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2/16/2004

The more I know, the less I understand. 

So I left you last time with a link to i-Pod's dirty little secret. Hopefully you have watched the film by now and madly rushed to return your i-Pod, realizing that it is, in fact, a waste of money. Or maybe you were slightly skeptical of this film. I was too... but then I checked the official apple web page (if you want to look at it, google it yourself. In passive resistance, I refuse to link it to this wholesome blog.) and did my research... alas, the allegations are true.

But had we all been discriminating consumers from the beginning, we would have seen through the i-Pod right away. The i-Pod's big selling point (lifted directly from an ad): "The iPod gives you a huge 15GB, 20GB or 40GB hard drive — big enough to hold 10,000 songs. Do the math: that’s four weeks of music — played continuously, 24/7 — or one new song a day for the next 27 years."

Let's do some more math. The i-Pod battery only lasts for 18 months. That means you will have to buy 18 i-Pod batteries if you want to hear all 27 years of songs. At $255 a pop, you will spend $4590 on i-Pod batteries.
If you are buying your music in the i-Tunes store for about a dollar each, you will have to spend $10 000 in order to use your i-Pod to its maximum capacity. TEN THOUSAND DOLLARS. Add that to the cost of the batteries and the player itself, and you are looking at quite an investment my friends.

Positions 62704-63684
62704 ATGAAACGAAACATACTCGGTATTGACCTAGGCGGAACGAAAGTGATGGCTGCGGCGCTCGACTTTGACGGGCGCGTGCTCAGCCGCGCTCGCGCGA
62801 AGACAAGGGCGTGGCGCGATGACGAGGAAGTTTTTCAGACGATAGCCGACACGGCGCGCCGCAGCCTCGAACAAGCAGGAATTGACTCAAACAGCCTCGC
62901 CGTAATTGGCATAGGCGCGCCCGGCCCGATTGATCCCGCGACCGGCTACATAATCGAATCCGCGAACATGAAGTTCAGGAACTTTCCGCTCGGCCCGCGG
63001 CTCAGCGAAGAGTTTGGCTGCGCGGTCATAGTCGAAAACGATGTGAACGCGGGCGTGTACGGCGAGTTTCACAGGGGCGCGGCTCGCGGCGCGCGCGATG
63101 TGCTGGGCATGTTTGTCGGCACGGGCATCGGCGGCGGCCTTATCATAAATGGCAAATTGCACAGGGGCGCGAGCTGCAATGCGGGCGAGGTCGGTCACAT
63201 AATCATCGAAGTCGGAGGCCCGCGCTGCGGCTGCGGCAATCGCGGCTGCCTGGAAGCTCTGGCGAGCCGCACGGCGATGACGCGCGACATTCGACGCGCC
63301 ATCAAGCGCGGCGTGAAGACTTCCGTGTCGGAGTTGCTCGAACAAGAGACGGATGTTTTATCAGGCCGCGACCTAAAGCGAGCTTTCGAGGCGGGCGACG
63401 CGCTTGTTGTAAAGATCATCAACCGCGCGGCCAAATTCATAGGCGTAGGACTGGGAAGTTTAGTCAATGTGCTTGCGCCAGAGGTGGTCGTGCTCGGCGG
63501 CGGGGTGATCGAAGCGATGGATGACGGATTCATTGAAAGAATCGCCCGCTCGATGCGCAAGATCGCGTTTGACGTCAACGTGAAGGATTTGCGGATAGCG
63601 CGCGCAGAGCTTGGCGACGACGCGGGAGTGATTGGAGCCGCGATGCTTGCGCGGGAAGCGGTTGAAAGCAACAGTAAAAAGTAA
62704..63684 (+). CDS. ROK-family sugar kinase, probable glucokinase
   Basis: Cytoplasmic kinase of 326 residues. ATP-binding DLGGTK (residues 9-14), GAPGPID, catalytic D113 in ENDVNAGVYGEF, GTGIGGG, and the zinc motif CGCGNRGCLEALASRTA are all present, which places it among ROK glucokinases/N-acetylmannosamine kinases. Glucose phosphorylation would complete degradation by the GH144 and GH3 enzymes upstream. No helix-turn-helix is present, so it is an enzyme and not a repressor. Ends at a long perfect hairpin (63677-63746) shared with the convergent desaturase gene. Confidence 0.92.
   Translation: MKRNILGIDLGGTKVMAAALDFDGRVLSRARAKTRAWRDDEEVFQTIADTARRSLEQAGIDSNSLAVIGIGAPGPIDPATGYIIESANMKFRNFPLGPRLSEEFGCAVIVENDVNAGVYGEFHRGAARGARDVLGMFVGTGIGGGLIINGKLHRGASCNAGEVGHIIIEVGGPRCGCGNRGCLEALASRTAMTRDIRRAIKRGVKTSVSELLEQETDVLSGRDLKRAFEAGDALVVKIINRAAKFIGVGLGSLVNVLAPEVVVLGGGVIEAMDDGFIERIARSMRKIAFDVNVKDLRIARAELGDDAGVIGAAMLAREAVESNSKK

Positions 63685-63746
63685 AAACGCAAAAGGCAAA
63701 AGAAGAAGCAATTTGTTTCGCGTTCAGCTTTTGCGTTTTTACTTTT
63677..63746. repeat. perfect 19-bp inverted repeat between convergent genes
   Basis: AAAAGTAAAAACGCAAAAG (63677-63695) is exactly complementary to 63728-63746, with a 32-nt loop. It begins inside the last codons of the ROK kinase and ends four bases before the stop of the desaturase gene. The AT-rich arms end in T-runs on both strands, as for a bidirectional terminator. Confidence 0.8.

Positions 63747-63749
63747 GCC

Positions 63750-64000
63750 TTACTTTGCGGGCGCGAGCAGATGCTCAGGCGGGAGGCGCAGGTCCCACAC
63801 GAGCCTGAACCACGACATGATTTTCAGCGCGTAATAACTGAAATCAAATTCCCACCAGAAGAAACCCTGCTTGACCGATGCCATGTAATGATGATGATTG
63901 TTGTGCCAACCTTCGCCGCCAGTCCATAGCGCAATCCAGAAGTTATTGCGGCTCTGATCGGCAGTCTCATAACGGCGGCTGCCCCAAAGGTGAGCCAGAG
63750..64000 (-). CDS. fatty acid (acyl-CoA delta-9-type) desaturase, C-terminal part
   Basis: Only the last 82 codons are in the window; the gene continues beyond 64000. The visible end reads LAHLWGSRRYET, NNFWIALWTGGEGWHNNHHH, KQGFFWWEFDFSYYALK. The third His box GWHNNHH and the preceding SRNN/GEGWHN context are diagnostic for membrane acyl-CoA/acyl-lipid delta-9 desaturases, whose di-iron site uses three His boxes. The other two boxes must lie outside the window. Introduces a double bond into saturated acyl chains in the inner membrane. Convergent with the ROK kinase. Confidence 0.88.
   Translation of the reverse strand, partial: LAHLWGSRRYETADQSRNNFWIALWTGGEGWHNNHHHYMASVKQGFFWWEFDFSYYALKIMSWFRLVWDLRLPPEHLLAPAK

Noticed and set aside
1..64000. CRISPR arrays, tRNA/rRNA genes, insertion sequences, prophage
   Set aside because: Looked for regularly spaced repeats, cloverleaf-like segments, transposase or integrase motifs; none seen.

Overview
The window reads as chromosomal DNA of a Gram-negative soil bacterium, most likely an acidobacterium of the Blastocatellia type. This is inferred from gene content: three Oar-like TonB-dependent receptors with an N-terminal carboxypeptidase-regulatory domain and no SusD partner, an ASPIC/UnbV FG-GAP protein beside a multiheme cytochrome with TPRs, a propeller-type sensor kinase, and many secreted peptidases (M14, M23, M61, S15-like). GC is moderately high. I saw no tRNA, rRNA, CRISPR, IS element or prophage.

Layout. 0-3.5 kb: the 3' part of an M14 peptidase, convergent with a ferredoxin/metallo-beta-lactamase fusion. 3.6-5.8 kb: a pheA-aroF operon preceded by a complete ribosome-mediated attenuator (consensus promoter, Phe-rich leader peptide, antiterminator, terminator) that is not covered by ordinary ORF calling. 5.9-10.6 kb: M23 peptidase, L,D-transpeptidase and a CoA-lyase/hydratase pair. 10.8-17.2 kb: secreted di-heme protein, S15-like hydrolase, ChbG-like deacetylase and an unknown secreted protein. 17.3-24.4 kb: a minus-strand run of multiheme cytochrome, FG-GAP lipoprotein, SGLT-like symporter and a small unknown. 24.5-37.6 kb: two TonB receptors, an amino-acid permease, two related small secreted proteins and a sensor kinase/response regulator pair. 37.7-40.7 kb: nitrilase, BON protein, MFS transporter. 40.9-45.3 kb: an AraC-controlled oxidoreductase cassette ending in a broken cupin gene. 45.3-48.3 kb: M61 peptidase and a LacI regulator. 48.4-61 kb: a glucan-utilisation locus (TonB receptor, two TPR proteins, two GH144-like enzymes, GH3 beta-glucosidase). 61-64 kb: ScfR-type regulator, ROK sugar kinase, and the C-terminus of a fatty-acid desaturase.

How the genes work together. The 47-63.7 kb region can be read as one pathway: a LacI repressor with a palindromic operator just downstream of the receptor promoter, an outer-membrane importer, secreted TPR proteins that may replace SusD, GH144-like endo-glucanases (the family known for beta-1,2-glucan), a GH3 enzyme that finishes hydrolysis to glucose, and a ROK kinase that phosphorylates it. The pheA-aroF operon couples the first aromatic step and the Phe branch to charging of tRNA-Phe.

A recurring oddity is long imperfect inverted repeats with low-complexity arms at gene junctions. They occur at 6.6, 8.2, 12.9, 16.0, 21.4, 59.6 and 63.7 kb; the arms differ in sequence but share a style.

Now let's look at it from a logical point of view. No portable music player is built to last for 27 years. They will either become worn out, or break, or be overtaken by newer, better technology. For instance, i-Pod is already marketing its "next big thing", the i-Pod mini. Slightly smaller in size than the original i-Pod but just as big a waste. We should also take into consideration that no one has time to listen to 10 000 songs. The concept is ridiculous. But in this rampant consumer-culture, more is more.

I would like to post a challenge to anyone reading this entry. Kill your i-Pod. Kill your music-downloading software. Question your consumer impulses. Stop looking at music as a more is more industry and start experiencing it. Go to shows. Listen to vinyl. Learn guitar.

Long Live Analog.

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